Divided FlatwormA divided flatworm, or Pseudoceros dimidatus, makes its way along a sponge. If a flatworm is cut in half, it will regenerate into two full flatworms.
Pseudoceros LindaeLinda's flatworm, or Pseudoceros lindae is found throughout the Indo-Pacific.
Pseudoceros MonostichosPseudoceros monostichos aka the fine-lined flatworm.
Pseudoceros BifurcusPseudoceros bifurcus is commonly refered to as the "Racing-stripe flatworm".
The Glorious FlatwormThe glorious flatworm (Pseudobiceros gloriosus) gets its name from the pretty pink ring around its edges, in contrast to the rest of its velvet black body.
You strain your eyes trying to see what your dive master is pointing out. Along the bottom, a tiny, flat, brightly colored object moves slowly. Looking closer, you make out what might be nothing more than a piece of leftover ribbon from a wrapped present. But it’s moving. As it continues to slide along you notice two slight puckers on the end moving forward, almost like little ears perking up. Back on the boat, you ask your dive master what that tiny thing he pointed out was? A flatworm.
Weird Flatworms Facts
There are over 20,000 species of flatworms (Phylum Platyhelminthes) and at least 4,500 of those are marine flatworms. Found in every ocean, they are beautifully colored, with a size range from just a few millimeters up to several inches long. Evolutionarily simple, the flatworm has no body cavity and no specialized respiratory or circulatory organs. This means they use diffusion to pass oxygen and nutrients through the body, and they only have one body opening, which serves both to consume food and expel waste products.
Most flatworms are carnivorous and feed on slow moving animals. They can turn into ferocious predators: wrapping its body around its prey, entangling it using its slime, and then pinning it to the ground with its entire body.
Flatworms have no actual eyes; instead they have “ocelli”, which are eyespots that can distinguish light and the direction it is coming from. The tiny black eye spots can sometimes be seen on the flatworm’s surface, and some species can have multiple pairs all over the body.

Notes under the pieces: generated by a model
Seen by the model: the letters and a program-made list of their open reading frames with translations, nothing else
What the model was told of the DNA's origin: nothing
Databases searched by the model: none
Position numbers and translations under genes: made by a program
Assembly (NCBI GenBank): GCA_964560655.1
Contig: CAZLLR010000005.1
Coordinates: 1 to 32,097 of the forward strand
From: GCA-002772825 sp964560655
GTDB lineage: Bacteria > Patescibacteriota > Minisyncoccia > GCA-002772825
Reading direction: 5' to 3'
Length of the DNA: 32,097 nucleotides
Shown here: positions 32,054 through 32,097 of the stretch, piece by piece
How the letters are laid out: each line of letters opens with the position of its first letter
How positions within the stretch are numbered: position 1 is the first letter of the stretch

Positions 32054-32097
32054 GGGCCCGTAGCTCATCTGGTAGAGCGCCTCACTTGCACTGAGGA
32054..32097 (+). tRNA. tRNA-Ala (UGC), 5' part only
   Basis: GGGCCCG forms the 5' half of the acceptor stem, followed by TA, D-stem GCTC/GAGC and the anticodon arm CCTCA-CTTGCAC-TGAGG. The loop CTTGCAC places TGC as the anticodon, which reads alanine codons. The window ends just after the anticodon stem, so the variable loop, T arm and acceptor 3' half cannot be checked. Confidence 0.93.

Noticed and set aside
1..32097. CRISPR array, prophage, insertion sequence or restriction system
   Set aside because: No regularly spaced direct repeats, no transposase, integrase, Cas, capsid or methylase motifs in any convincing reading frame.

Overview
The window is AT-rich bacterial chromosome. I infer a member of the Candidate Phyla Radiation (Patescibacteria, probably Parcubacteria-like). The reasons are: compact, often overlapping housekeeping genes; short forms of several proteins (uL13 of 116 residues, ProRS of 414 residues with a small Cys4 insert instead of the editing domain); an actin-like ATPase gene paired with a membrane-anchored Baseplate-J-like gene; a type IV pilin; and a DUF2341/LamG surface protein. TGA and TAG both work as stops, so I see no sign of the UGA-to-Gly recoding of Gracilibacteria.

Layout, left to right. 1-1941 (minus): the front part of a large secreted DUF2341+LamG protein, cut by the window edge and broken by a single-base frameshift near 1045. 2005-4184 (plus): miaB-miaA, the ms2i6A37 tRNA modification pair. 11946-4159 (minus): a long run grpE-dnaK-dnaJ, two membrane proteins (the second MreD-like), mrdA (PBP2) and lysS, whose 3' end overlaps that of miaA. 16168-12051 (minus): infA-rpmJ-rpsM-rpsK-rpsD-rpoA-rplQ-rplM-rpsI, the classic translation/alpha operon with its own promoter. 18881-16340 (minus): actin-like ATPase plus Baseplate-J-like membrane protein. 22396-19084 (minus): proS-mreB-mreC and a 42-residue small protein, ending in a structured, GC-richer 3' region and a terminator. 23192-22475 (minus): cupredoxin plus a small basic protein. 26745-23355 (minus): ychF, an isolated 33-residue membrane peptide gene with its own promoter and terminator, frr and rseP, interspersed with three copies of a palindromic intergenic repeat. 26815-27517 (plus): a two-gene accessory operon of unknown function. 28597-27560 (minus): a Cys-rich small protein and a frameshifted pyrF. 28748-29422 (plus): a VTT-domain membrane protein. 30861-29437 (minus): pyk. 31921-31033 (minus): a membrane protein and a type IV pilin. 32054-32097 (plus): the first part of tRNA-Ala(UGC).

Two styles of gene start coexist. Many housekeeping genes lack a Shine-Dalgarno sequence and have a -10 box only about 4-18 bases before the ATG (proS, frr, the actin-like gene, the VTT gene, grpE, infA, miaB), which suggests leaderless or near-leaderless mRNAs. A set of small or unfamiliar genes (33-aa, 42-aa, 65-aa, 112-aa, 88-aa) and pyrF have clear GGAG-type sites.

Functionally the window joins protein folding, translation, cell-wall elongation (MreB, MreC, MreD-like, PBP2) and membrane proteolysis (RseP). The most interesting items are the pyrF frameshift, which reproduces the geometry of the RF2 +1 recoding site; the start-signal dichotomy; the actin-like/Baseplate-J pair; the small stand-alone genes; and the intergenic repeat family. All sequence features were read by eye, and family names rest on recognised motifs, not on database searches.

The gliding motion of flatworms is due to the use of hair-like cilia on their underside. They can beat rapidly to allow them to move rapidly. They can also propel themselves into the water column and swim or float in the current using a muscular motion, which appears to ungulate their edges. This can be really neat to see, as they look like waving ribbons or the skirts of a dancing flamenco dancer.
Flatworms vs. Nudibranchs
Divers often confuse flatworms and nudibranchs. One of the easiest differences is that flatworms lack rhinophores and external gills- the horn-like extensions on the head and the feathery tail-like appendage at the rear of the nudibranch. Flatworms tend to be much flatter and thinner, and can move faster than nudibranchs.
Some flatworms and nudibranchs look very similar in their color patterns; this is an example of mimicry. Mimicry occurs when one species “mimics” another to gain some sort of advantage. Many flatworm and nudibranch species are toxic, which helps them fend off predators that may eat them. In the case of a toxic nudibranch species, a flatworm that is not toxic may have evolved to look very similar in order to avoid being eaten.
Making More Flatworms
The reproductive nature of flatworms is fascinating, especially because there are several different ways flatworms produce offspring. The first way is through cloning or budding. A flatworm can naturally divide itself into two and create identical clones either by transverse or longitudinal division.
Flatworms are also very successful at regeneration. If a flatworm is severed in any manner (even if only a tiny bit is cut off) both pieces have the ability to regenerate into full flatworms. If one is cut into four pieces, four flatworms will be regenerated. These flatworms are all identical clones, having been made from the same genetic material.
Flatworms also reproduce sexually, but even that they do in their own interesting manner. Flatworms are hermaphrodites, so each individual possesses both male and female sex organs. When two flatworms come across each other they have a battle to determine who is going to be the male and who is going to be the female for that instance.
The winner is the first to impregnate the other- it gets to be the male this time- and the loser becomes the female that will absorb the male’s sperm and fertilize its eggs. In most species once the eggs are fully developed they hatch as fully developed flatworms (other species release larvae that will continue to develop while drifting along in the currents).
On your next dive, keep an eye out for one of these tiny, colorful creatures, and see if you can determine whether it’s a flatworm or nudibranch. Either way, you would've found some of the ocean’s coolest macro critters.
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